That’s enough to give anybody pause, especially those in highly regulated industries. Therapy sessions, telehealth calls, financial meetings—all these types of video conferences are risky when you look at video through this lens. You should always assume a video conference is being recorded (though it’s certainly not advisable to record somebody without their consent, a practice that in many states is illegal, some applications allow exactly that). Where are all those recordings going to end up?

“We did not design the product with the foresight that, in a matter of weeks, every person in the world would suddenly be working, studying, and socializing from home,” writes Zoom chief executive Eric Yuan. Understandable; who could have seen this coming?

But COVID-19 came anyway and made video conferencing software necessary overnight; suddenly everybody was sheltering in place and couldn’t visit banks, therapists, or even doctors except in special cases. Off-the-shelf solutions were attractive on such short notice; just click and go. But how do you ensure security?

The truth is out-of-the-box solutions like these will never be the best options for highly-regulated industries.

Choosing a Vendor

If you can’t use off-the-shelf video conferencing, where do you go? What are the alternatives to make sure your organization is video compliant?

There are other options, more secure and more complex to set up. But a good vendor should make setup easy for you so you can start conferencing with confidence sooner rather than later.

You should expect a vendor to provide you with a Business Associate Agreement (BAA). The BAA outlines the assumption of liability by a vendor, so that in the event they’re responsible for a breach of personal health information (PHI) or personal identification information (PII), they’re obligated not only to inform but also to engage in defense on behalf of the customer (that’s you). Readiness to provide such a document is your first sign that the vendor you’re working with is a better fit than the “easy” solutions that potentially lack security.

This is known as a shared responsibility model, as made popular by Amazon’s AWS. It means the vendor shares responsibility in keeping your application compliant. That alone is worth a lot and will take a weight off your shoulders.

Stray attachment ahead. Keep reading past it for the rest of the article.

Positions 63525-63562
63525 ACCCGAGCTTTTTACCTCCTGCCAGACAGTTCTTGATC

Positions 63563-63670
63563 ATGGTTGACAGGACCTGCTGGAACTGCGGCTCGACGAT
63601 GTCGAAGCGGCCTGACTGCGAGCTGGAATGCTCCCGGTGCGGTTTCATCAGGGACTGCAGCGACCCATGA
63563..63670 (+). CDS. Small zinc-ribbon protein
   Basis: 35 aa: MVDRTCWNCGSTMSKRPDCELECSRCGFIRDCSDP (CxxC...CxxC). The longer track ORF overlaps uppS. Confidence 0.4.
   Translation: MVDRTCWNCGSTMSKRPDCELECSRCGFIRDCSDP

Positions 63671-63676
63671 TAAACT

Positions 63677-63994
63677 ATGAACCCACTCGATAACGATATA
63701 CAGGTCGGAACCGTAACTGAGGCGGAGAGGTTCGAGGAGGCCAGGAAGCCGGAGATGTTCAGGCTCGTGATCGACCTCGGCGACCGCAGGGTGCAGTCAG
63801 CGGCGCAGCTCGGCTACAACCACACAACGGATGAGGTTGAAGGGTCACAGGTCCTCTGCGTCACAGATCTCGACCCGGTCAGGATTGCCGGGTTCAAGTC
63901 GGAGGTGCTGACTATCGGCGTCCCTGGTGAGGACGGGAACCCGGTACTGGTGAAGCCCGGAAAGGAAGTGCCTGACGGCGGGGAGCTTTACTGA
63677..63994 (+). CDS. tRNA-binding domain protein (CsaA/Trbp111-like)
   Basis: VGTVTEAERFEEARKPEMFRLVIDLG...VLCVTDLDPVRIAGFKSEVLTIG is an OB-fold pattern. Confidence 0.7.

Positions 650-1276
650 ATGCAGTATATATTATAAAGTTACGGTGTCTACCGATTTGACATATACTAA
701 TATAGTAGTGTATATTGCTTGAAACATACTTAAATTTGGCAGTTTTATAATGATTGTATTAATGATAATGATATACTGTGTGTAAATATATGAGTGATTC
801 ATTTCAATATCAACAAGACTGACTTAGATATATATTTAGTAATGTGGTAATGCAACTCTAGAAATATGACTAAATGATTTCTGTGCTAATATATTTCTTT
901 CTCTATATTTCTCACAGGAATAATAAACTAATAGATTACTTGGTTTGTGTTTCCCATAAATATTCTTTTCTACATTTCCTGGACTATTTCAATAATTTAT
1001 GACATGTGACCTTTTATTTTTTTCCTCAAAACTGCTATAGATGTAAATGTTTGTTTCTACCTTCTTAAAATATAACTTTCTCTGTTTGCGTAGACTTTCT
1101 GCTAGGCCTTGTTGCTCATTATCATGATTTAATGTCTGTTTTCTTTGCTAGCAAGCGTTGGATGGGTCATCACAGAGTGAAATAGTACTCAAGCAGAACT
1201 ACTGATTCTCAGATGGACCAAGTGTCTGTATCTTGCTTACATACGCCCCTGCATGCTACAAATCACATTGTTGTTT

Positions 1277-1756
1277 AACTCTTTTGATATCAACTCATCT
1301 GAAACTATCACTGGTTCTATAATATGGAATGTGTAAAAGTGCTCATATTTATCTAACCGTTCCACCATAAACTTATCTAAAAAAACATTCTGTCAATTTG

Further, the vendor should be able to provide, quickly and accurately, whatever documentation and assistance you may need to ensure your compliance. The vendor should work with you as a partner in seeking and maintaining compliance.

Finally, if your company already has its own customer-facing application, you’ve probably already ensured its security. Wouldn’t it be nice to simply add video chat as an equally secure feature, right in your existing app? Of course, if you don’t have such an application, the vendor should be able to provide a full solution.

Why Vonage?

Vonage’s Video API was built with regulations in mind. Our comprehensive documentation makes it easy for our customers to achieve and maintain compliance with whatever governing bodies they report to. Our global presence means this is true in countries around the world.

Further, because our APIs allow you to add video, voice, and messaging to your existing applications, we don’t need to store any of your users’ data for more than 72 hours. We have no user database, no historical usage data, and therefore present minimal risk to our customers in case of a data breach on our side.

Rather, we help you build or add to purpose-driven applications that incorporate our communications tools. And you never have to fear that adding a Vonage product to your toolkit will complicate your compliance requirements. We’re ready to sign Business Associate Agreements and promise you that with Vonage, you’ll build a fully compliant application that securely meets all your communications needs.

“Vonage provides the secure infrastructure, regularly tested by bug bounty hunters and penetration testers, certified to the standards required and regularly updated when new vulnerabilities have been identified (called zero day attacks),” says Andrew Rice, information security compliance manager at Vonage. “No solution can guarantee 100% security, but we can guarantee vigilance in protecting our clients’ privacy, which is why we are the trusted partner of banks, medical companies, and service organizations delivering fast and reliable conversations.”

 

Alyssa Mazzina
Alyssa Mazzina

Alyssa is a Content Marketing Manager at Vonage. She's an experienced writer and editor specializing in communications technology and software. Alyssa lives in central California with her husband, 2 kids, 4 dogs, 2 snakes, and 2 rats.